Electronic image stabilization (EIS) is a form of digital image enhancement that can help to improve the outcome of photographs and videos created using digital cameras and smartphones. For images, this means that you can minimize blurring while taking photos without a tripod or stable surface. Meanwhile, for video, it can help to reduce the physical shakiness of the footage and thereby help to make it easier to follow the subject.
In this post, we’ll take a look at how EIS works, differences from optical stabilization, and how and when you should use it in your own photography and videography.
EIS vs OIS
So how precisely does electronic image stabilization work?
Electronic image stabilization is stabilization provided by the software within the camera when an image is processed. This is in contrast to optical stabilization, which works by using mechanisms inside the camera rig (a prism that moves in front of the lens) to correct the image before it ever reaches the sensor to prevent it from shaking around even when the camera is moving quickly.
But that is not to say that electronic image stabilization doesn’t also rely on hardware. Here, gyroscopic sensors that are able to detect movement and orientation are used inside the camera and that information is then fed back to the camera software. The software will then be able to analyze the information collected by those sensors and compare it to the footage. From here, movement and shake can be eliminated simply by cross referencing the accompanying movement. If the camera moved slightly left suddenly for instance, then the footage can be corrected to remove a sudden jerk in that direction.
EIS often standard on many phones because nearly all smartphones these days include sensitive gyroscopes already in order to handle things like orientation changes and tilt-controls in games. As ‘neural chips’ become more commonplace in consumer handsets and computer vision improves, we can expect the software side of things to improve here too.
EIS for Still Images
For still images, image stabilization can be used to remove blur while taking photos by hand rather than with a tripod. The camera may adjust a single image or this might also be achieved by taking multiple photos and comparing the images to remove the motion. This can be useful when using a slow shutter speed (long exposure) or when opening up the aperture in order to get wide angles or shallow depth of field effects. Typically, we use longer exposures when trying to capture low-light photos (leaving the lens open for longer allows more light in, in order to better brighten up a dark scene) or when trying to create intentional blur but only for a moving subject.
While using image stabilization can be a useful trick for this kind of photography, it can only do so much. No algorithm is perfect in this regard and the better option will always be to steady the camera where possible. That means using a tripod if possible, or potentially even resting your camera/phone on a wall or on a friend’s shoulder.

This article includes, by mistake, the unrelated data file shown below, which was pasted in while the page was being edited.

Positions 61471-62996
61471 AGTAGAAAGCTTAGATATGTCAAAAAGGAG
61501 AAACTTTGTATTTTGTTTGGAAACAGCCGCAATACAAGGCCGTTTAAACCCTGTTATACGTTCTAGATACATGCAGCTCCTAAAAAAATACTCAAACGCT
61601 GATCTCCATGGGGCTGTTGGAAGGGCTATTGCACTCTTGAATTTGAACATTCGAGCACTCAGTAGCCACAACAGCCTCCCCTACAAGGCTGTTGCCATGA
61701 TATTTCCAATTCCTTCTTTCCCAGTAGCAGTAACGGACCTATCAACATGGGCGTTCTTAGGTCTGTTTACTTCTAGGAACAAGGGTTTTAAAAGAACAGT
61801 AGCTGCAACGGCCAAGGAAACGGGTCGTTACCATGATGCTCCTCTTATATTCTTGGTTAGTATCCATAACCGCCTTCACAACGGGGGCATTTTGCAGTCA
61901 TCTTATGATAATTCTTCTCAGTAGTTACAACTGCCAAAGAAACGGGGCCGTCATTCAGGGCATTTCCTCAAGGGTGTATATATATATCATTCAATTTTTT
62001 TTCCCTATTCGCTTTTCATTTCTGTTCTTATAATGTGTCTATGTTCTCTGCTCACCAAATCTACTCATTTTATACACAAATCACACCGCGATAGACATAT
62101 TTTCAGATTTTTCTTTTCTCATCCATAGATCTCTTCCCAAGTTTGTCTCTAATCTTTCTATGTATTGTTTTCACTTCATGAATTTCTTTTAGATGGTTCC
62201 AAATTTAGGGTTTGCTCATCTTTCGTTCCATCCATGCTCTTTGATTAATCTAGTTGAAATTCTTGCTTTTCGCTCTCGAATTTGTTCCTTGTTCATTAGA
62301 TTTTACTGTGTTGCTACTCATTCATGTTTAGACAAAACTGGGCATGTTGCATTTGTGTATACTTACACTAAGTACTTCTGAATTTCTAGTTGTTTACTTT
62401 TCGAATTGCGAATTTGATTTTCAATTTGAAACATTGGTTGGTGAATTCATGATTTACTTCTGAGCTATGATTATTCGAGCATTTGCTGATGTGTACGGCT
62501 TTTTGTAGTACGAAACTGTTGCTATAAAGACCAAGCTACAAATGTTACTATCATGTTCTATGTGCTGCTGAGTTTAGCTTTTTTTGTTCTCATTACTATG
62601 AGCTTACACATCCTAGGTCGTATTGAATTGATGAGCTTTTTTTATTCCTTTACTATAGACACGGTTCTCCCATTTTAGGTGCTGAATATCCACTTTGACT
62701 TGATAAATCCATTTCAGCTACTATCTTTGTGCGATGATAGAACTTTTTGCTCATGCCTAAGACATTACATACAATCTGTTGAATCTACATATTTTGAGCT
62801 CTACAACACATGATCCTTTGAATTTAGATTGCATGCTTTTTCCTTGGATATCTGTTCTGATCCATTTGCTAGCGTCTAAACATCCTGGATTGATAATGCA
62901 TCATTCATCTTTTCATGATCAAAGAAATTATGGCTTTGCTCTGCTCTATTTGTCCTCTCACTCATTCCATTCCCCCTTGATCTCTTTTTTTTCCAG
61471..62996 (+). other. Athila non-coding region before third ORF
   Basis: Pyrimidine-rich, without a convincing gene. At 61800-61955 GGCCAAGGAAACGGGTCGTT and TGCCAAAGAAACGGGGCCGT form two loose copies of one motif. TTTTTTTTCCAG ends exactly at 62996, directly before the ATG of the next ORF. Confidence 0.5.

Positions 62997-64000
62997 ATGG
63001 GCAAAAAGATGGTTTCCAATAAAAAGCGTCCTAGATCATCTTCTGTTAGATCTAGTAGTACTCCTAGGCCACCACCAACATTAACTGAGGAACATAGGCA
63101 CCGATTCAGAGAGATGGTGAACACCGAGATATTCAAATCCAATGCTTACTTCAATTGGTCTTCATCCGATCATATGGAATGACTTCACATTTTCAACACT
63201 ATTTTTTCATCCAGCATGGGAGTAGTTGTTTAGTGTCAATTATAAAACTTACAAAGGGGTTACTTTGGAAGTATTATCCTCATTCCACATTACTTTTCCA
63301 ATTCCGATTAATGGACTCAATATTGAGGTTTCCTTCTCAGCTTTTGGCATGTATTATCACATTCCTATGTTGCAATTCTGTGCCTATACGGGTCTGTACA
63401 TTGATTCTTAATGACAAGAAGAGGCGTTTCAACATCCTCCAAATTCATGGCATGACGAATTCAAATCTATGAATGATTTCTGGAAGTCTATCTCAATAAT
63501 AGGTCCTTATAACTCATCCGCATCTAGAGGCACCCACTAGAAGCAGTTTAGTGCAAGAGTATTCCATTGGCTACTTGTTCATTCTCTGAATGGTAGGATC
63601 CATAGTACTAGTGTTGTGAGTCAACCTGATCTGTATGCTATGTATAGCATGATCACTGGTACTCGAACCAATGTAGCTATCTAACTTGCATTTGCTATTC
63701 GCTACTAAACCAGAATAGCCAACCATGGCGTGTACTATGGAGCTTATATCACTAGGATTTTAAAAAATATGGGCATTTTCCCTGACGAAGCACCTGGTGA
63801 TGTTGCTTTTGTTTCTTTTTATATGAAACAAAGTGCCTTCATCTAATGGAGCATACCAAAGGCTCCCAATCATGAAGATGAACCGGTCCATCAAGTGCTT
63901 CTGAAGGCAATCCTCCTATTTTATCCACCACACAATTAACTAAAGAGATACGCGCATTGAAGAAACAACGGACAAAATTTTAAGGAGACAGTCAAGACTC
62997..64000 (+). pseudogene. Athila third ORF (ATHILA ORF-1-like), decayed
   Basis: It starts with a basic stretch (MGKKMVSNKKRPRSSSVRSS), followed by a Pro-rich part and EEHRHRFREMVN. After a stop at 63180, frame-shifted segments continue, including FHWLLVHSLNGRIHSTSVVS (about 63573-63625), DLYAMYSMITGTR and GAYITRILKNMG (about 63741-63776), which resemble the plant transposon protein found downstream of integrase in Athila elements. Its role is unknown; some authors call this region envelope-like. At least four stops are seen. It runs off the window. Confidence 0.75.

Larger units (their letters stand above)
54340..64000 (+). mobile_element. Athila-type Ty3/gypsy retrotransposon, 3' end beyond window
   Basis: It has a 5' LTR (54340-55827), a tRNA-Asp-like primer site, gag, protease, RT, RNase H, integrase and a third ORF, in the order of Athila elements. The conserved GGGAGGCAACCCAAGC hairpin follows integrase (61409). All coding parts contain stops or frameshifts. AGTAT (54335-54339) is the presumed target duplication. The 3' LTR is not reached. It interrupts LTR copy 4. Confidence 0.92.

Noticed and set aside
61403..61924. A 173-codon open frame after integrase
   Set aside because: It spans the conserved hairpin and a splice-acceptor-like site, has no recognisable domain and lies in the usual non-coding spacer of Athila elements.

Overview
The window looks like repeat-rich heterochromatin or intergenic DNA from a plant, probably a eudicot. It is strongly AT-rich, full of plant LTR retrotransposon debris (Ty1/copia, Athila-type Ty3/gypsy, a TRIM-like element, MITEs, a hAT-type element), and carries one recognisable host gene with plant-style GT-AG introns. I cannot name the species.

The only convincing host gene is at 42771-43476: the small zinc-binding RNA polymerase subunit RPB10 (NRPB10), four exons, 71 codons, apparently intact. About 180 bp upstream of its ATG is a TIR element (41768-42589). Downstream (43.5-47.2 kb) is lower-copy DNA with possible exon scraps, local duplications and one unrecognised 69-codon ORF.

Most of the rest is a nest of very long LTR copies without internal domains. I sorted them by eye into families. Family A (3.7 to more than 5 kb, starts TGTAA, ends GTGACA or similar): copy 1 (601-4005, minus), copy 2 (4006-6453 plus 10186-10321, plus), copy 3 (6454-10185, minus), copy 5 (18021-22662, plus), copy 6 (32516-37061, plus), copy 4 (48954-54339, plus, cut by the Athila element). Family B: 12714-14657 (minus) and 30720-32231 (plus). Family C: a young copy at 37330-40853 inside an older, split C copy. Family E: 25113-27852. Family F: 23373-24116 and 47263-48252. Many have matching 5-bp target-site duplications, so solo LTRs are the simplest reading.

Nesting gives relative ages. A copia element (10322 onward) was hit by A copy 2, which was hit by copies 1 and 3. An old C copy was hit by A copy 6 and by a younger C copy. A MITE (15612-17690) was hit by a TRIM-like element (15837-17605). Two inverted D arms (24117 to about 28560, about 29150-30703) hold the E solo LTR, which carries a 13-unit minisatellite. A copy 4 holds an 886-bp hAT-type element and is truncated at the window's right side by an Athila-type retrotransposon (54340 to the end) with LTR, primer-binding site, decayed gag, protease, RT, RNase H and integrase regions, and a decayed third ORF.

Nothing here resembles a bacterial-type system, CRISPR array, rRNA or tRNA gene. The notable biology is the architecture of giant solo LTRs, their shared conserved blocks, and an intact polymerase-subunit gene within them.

Another option is to try reducing the shutter speed and aperture as far as possible while still capturing as much light as possible for silky waterfall shots or low-light photography. A photographer dedicated to their shot will likely try all those options in order to get the perfect picture, while also considering things like the composition of the shot and the story they’re trying to tell.
If you are going to be taking photos while running, or from the window of a moving train, then keeping the shutter speed minimal is the preference – as is looking into using a gimbal.
Using optical stabilization will help to maintain the image quality better, seeing as all of the information coming through the lens will be used (there will be no cropping) and seeing as you won’t be relying on imperfect algorithms. That said, there is only so much that a moving prism can do to correct a very jerky hand!
EIS for Video
For video, the ideal preference for stabilizing the shot will always be to use an accessory like a gimbal. These are the tools used by professional videographers that involve suspending the camera on a long arm so that it is held straight and still and all movement is neutralized. Compared with EIS or OIS, this can make a profound difference. This way, you can film while running or walking and still have a smooth, pleasant shot.
If possible of course, it’s still always best to eliminate the unwanted movement completely and to place the camera on a tripod with a panning head to move smoothly.
Failing that, either optical or electronic stabilization can do a good job when combined with a steady hand. In this scenario, most video EIS tends to work by cropping the video being taken to give buffer to remove jerky actions. Unfortunately this tends to work a less reliably than it does for still images and because the footage is moving, the occasional warping can occur less noticeable.
Ultimately the effectiveness of any electronic image stabilization will rely on the sensors and software built into the camera. We recommend to minimize any extra motion wherever possibly by using a gimbal or tripod rather than relying on the camera to adjust to unpredictable motion. In a pinch or when other options are not available EIS can help to sharpest image or video, but do not use it in combination with a tripod or gimbal as it may cause correction that is not necessary.